try to refinance the property, and sell it if unable to refinance. Id. at 15.
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On August 13, 2016, the Mulhollands again discussed Melanie’s attempts to procure a
[James:] Hey, let’s talk some business. What exactly did Dan Forham (phonetic)
say to you. I want to get his phone number and call him and say, come on, dude,
you got to be able to find some money. . . . What was he saying to you?
[Melanie:] That his agreement was with you, not with me. So if they had to do
anything, they’d have to do a whole other agreement with me and it just doesn’t
seem – it’s not feasible. And second – he has to be able to get me a loan in that
amount of time and all that kind of shit. He absolutely doesn’t want anything to do
with me, okay? Nothing.
August 13, 2016, Tr. at 6.
Later in the conversation, James advised Melanie to “get ahold of Blanton (phonetic) and see
what’s he’s got. Because he had this guy that you could maybe do an equity position or something
with him, give him a piece of the action or something.” Id. at 8. And, when Melanie indicated that
she wanted to stop talking business, James replied:
[James:] Let’s talk about it. That’s what’s on my mind. I want to make sure that
[Melanie:] I am okay. I’m okay. And honestly, I’m working on it. I’ve got it –
[James:] I know you are. I know you are. Don’t shut me out of it.
[Melanie:] I’m not shutting you out of it. I just want you to know that I’m working
on it. I don’t want you to be stressed out about it.
Id. at 9.
During August 14, 2016, and August 15, 2016, phone calls, James and Melanie discussed
tenants in their rental properties. August 14, 2016, Tr., ECF No. 43, Ex. 19; August 15, 2016, Tr.,
ECF No. 43, Ex. 20. During the August 15, 2016, call, the Mulhollands also discussed the efforts
to refinance or sell Water’s Edge:
[James:] So I am going to call Dan Forhan and try to – he seems like the logical
guy to help you get the loan. I don’t get it. I mean, the fact that – I mean it’s owning
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an LLC. I don’t get it. And there’s almost $3 million of equity. What am I missing?
What did he say? Give me some help here. What did he say?
[Melanie:] That because – just because it’s – I don’t know. I really don’t know. . .
[James:] What’s screwing up your ability to refinance? . . .
[Melanie:] I have no idea, Jim.
[James:] We’ve still got the asset. When I gave him the $2,500 retainer way back,
I said, before I give you this retainer, I want to make sure that you’re (inaudible) he
said, yes. So what’s changed?
[Melanie:] I don’t know. I don’t know.
[James:] (Inaudible) does he want to just get rid of it?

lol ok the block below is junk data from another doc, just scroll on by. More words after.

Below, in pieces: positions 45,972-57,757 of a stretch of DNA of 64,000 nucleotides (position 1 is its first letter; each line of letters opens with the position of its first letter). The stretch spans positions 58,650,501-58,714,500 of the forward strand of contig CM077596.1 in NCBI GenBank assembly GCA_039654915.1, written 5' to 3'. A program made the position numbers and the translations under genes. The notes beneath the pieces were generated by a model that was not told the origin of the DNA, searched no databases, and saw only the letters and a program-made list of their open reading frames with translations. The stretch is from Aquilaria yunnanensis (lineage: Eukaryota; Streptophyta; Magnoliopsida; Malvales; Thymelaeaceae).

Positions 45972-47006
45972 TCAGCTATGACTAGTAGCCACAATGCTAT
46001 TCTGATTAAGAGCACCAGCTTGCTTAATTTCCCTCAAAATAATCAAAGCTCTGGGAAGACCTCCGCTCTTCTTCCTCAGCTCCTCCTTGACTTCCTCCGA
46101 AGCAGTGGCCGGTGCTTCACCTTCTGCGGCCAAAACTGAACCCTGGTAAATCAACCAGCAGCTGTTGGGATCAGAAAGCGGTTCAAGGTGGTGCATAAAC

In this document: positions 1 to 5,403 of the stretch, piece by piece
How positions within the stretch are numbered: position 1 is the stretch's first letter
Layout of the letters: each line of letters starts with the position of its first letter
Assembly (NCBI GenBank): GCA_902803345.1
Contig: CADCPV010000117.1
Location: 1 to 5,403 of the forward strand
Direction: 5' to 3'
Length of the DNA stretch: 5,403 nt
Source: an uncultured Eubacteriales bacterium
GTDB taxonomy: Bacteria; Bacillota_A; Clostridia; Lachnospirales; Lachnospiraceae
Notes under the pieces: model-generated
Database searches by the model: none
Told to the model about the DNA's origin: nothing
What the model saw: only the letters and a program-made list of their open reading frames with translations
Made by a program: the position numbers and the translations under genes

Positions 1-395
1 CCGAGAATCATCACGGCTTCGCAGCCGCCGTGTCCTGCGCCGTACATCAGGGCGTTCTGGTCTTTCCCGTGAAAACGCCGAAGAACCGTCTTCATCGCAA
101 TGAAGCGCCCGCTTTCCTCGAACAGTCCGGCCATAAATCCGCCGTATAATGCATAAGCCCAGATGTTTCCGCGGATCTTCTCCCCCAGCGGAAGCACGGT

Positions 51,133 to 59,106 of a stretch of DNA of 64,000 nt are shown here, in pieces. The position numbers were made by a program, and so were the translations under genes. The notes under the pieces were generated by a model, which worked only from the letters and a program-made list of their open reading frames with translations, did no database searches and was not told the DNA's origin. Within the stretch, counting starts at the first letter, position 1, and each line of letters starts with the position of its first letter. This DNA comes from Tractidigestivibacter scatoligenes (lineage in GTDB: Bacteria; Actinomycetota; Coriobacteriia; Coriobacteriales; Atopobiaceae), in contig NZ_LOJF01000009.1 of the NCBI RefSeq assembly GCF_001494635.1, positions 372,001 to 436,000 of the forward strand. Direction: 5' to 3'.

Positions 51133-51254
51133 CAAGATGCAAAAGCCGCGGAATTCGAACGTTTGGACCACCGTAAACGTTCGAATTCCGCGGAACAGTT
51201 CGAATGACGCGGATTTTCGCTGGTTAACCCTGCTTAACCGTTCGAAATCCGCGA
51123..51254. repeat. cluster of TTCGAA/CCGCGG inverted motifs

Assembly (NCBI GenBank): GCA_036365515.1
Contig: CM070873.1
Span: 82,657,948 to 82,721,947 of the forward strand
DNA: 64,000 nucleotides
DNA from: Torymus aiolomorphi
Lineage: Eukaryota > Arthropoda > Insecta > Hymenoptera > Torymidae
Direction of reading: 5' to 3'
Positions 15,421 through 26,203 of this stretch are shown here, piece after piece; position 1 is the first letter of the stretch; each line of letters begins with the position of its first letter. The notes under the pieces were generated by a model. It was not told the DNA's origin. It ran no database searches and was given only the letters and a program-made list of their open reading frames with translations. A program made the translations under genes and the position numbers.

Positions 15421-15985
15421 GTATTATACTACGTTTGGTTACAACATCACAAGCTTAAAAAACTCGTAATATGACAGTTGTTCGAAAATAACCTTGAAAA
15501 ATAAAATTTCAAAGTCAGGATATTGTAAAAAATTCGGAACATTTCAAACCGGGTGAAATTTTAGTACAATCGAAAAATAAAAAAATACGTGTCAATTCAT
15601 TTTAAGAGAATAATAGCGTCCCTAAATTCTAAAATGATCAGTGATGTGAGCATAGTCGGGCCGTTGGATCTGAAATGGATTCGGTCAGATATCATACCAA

[Melanie:] I don’t know. I don’t –
[James:] It’s such a cash cow, I don’t know why we’d want to sell it and give the
IRS all our money. If we could just hang onto it, that’s your . . . meal ticket.
[Melanie:] I don’t know. . . . I don’t know what I’m supposed to do. Please stop it.
[James:] I’ll help you – I can help you – I can help you do this, but we need to talk
and communicate. And I think it’s better that you keep it. So you’ve got to exhaust
all avenues to try to get – get it refinanced.
[James:] I know if you sold it, I guess, you’re thinking, okay, you get a million
dollars and you stick it in the bank somewhere and you’re fine.
[Melanie:] No, that’s not what I’m thinking.
[James:] No, that’s the decision that we’re trying to make, is what do you want? A
couple hundred thousand dollars a year coming in for the rest of your life, or do
you want a million dollars to get stuck in your bank account right now? I say,
$200,000 a year for the rest of your life is better.
[Melanie:] Like you know all these – these are recorded, all of these conversations,
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[James:] So what.
[Melanie:] I don’t know. Nothing. All right, call . . . Forhan. I don’t know if he’ll
even answer your call.
[James:] I’ll leave a message (inaudible) our agreement, and he agreed to help, help
August 15, 2016, Tr. at 8–10.
The next day, the Mulhollands returned to their discussion of Water’s Edge:
[James:] Hey, can I dictate a real quick email that I want you to send to Dan Forhan
for me? Because he won’t – he didn’t answer my phone call and I can’t leave him
a voice mail. . . .
[Melanie:] Okay, go ahead.
[James:] Okay. Dan, as you are aware of, I am in a difficult situation. I am reaching
out to you and pleading with you to help my wife, Melanie, obtain long-term
financing on Water’s Edge. . . . Before I gave you the $2,500 retainer . . . I asked –
I asked you for assurance that the loan would be able to be in Melanie’s name. You
assured me that – I can’t remember. . . . Then say, I know I have thrown a wrench
into things but please, but please, out of the kindness of your heart, help her.